A municipal planning board had an obligation, pursuant to G. L. c. 41, s. 81M, and applicable subdivision rules and regulations, to consider the adequacy of access roads outside a proposed subdivision in deciding whether to approve the proposed plan; an abutter to the proposed subdivision, who produced sufficient evidence that an increase in traffic resulting from the subdivision would interfere with his property rights, was a person "aggrieved" within the meaning of G. L. c. 41, s. 81BB, and had standing to appeal the board's waiver of strict compliance with the subdivision rules relating to road improvements. [10-13]
CIVIL ACTION commenced in the Superior Court Department on October 4, 1995.
The case was heard by Gerald E O'Neill, Jr, J., on a motion for summary judgment.
Richard W. Renehan for the plaintiff.
Brian M. Hurley for Margaret Smith-Burke & another.
SPINA, J. Steven Rattner appeals from a determination by a Superior Court judge allowing a motion for summary judgment filed by Margaret Smith-Burke and Cary S. Hart (defendants) and dismissing Rattner's complaint for lack of standing to appeal the approval of defendants' subdivision. We reverse.
The defendants own an eighty-one-acre parcel of land in West Tisbury, adjacent to Vineyard Sound. Rattner owns a thirty-one-acre parcel abutting the defendants' parcel to the west. [Note 2] The
defendants' subdivision plan, approved by the planning board (board) in 1995, provides for four lots. Lots 1-3 would each have one single-family house, and Lot 4 would have two houses.
The parcels owned by the parties are not located on paved public streets. Two private dirt roads provide access to the defendants' property. One of those roads (southwest road) also provides the sole access to Rattner's property. [Note 3] In connection with the subdivision approval process, the defendants did not propose, and the board did not consider, that the southwest road would provide access to the subdivision. While the subdivision plan approved by the board "relies" on the other access road (southeast road) to provide the sole "legal" access to the subdivision, Rattner complains that the residents of the defendants' subdivision will continue to use his road (southwest road) for access and egress and that the southwest road is not suited to the extra traffic that will be generated by that use.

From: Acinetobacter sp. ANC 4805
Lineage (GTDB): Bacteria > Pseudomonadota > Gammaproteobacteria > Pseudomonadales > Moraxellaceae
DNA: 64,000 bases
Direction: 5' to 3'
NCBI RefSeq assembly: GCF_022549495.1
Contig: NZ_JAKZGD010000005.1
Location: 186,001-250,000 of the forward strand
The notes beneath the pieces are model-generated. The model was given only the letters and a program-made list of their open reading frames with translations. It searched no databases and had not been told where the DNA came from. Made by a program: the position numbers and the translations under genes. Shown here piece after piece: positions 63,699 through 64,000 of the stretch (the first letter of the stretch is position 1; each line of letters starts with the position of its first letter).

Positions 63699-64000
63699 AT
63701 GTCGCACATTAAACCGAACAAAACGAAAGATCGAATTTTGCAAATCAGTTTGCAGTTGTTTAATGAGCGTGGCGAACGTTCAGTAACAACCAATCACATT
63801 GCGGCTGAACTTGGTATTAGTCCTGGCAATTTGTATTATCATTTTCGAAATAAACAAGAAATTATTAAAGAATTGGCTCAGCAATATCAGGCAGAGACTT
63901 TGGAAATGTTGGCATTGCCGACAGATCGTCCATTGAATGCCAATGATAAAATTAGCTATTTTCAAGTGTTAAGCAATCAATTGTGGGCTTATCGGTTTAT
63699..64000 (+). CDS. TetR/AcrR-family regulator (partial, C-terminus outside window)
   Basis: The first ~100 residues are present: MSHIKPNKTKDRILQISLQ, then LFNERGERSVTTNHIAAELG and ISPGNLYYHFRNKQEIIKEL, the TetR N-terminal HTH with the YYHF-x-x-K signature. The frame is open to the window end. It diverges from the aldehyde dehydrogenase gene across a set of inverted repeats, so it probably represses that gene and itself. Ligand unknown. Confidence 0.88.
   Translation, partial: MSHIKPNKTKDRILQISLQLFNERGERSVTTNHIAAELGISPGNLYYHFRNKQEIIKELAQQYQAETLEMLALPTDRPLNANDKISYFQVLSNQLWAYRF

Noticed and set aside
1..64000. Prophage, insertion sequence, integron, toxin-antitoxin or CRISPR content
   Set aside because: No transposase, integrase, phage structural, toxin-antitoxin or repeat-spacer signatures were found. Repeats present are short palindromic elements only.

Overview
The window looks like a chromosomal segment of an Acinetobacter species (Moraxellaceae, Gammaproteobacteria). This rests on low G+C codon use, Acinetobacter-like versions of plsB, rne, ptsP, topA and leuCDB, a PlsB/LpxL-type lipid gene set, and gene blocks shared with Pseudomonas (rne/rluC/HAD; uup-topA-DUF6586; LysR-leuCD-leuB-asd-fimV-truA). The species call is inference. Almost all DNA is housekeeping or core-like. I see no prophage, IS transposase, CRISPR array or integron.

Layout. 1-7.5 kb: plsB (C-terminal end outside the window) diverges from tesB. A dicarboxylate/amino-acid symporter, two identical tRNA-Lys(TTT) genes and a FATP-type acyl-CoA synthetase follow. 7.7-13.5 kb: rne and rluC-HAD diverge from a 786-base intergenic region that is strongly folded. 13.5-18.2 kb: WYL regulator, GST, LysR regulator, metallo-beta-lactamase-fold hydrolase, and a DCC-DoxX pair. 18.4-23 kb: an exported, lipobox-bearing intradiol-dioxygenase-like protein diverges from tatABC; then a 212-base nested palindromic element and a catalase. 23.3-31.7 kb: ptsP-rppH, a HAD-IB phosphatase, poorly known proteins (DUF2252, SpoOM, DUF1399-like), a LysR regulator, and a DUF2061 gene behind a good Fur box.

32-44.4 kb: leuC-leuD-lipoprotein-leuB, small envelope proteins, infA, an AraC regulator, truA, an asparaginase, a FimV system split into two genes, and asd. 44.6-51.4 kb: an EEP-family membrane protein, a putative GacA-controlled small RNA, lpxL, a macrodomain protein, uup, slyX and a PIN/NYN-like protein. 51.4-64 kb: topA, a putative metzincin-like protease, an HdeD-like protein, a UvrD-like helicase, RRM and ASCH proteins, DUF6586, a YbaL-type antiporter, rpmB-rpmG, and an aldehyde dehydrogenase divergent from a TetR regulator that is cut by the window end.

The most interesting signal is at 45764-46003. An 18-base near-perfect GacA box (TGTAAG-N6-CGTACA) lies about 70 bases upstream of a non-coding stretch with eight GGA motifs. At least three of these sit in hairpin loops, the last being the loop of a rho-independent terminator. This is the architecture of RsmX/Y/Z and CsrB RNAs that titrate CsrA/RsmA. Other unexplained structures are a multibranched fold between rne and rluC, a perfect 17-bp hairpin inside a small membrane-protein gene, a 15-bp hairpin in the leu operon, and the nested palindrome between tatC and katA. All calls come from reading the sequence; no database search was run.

In allowing the defendants' motion for summary judgment and dismissing Rattner's complaint, the judge reasoned that, although Rattner had presented credible evidence to show that the southwest road would be used as access to the defendants' parcel of land, the board lacked authority under its subdivision rules and regulations to consider roads outside the proposed subdivision when deciding whether to approve the subdivision plan. In the judge's view, since the condition of the southwest road was not properly before the board, it could not form the basis for standing to appeal the board's decision.
General Laws c. 41, s. 81BB, provides that any person who is "aggrieved" by any decision of a planning board relating to a
subdivision plan may appeal that decision to the Superior Court. Although there have been few cases specifically defining who is an aggrieved person in the subdivision context, zoning decisions under G. L. c. 40A, s. 17, provide guidance.
A plaintiff is an aggrieved person if he suffers some infringement of his legal rights. Marashlian v. Zoning Bd. of Appeals of Newburyport, 421 Mass. 719 , 721 (1996). "The injury must be more than speculative, but the term 'person aggrieved' should not be read narrowly." Ibid. (citations omitted). An abutter enjoys the benefit of a rebuttable presumption of aggrievement. Watros v. Greater Lynn Mental Health & Retardation Assn., 421 Mass. 106 , 111 (1995). Once the abutter's standing is challenged and evidence is offered to support the challenge, the presumption recedes and the burden of proof shifts to the abutter, who must come forward with specific facts to support his assertion of status as an aggrieved person. Ibid. Riley v. Janco Cent., Inc., 38 Mass. App. Ct. 984 , 985 (1995). Abutters "must put forth credible evidence to substantiate claims of injury to their legal rights." Marashlian, 421 Mass. at 723.